The ordination of gay rabbis and the sanctioning of same-sex marriage within Conservative Judaism is near certain, according to movement leaders who spoke at a meeting in New York on Thursday night.


In December, the law committee “might accept — will accept, I think — two or more of the papers [currently under consideration]: one that affirms the current state of affairs, and one, at least, that liberalizes it,” [Rabbi Jerome] Epstein [executive vice president of the United Synagogue of Conservative Judaism] told the audience. He added that while he believed that the movement had room enough for congregations differing in their treatment of homosexuality, the question of whether or not to accept gay rabbis and gay marriage “could be, at least theoretically, divisive” within synagogues.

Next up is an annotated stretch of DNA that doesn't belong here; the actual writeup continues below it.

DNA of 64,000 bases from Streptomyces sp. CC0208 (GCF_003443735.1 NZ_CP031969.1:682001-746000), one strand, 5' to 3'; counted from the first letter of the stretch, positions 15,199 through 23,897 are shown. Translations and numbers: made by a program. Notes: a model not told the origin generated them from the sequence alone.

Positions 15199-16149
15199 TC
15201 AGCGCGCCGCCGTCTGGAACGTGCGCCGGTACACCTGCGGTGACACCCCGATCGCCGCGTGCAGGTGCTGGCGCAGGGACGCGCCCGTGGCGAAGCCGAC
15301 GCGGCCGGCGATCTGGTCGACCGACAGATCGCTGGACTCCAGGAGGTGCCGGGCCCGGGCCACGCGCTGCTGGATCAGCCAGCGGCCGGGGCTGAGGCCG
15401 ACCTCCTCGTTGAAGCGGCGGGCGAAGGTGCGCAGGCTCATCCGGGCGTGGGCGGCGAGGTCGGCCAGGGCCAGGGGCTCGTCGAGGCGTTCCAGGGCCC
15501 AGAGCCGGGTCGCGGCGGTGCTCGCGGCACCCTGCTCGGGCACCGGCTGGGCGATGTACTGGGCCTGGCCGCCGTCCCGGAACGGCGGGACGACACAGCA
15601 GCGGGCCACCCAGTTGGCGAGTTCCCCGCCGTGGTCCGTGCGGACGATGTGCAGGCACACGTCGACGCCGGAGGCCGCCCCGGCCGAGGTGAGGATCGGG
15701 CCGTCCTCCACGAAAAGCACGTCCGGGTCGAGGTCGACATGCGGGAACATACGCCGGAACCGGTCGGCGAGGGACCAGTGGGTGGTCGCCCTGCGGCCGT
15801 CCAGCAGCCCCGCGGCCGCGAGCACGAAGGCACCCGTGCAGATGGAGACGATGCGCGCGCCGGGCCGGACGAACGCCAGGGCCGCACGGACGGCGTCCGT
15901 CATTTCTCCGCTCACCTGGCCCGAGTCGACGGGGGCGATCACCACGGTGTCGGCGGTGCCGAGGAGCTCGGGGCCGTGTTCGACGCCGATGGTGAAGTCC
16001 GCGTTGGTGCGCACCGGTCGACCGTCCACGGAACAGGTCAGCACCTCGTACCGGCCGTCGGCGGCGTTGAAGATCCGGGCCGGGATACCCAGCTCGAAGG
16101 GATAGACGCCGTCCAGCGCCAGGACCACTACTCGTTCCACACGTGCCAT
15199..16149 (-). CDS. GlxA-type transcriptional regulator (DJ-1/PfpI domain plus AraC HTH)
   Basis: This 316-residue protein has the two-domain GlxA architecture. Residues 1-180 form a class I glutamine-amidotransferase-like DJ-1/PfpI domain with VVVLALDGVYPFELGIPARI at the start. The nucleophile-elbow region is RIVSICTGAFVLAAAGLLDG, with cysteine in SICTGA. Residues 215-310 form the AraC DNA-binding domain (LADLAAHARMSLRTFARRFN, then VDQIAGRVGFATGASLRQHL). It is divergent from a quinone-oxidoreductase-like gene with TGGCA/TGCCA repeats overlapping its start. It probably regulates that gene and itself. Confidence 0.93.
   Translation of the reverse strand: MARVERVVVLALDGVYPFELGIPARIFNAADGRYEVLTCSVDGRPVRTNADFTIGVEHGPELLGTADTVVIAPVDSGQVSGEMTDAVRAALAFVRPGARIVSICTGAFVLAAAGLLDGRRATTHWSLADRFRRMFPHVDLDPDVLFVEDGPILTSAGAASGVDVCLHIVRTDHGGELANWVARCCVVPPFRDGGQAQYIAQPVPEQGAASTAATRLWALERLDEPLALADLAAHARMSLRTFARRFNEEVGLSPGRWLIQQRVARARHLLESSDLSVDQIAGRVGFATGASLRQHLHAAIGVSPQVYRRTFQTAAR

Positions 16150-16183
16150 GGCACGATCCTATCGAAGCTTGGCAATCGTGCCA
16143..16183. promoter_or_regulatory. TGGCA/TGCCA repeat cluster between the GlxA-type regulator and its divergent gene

Continued... )

In other words, the Conservative movement looks likely to sit on both sides of the fence again. I just want to know how JTS and UJ (the movement's seminaries) can simultaneously abide by Dorff's opinion, that it is permissible to ordain openly gay rabbis, and by Roth's, that it isn't. Can any of you help explain?
rymenhild: Manuscript page from British Library MS Harley 913 (Default)
Geoffrey Chaucer has returned to the blogosphere, to share with us the sad tale of secret trysts he spent with the Pearl-poet.

At morwe-tyde, he sayde me, “Thou knowst I am not of the scole of Edwarde II.”

“Me neithere,” quod I. “‘Tis nobodies privitee but oures.”

While we're on the subject of Brokeback Mountain parodies, the students at the Jewish Theological Seminary have something they wish they could quit. This one probably won't be funny unless you've been following the Conservative Movement's homosexuality debate closely. Thanks for the link, [livejournal.com profile] shirei_shibolim!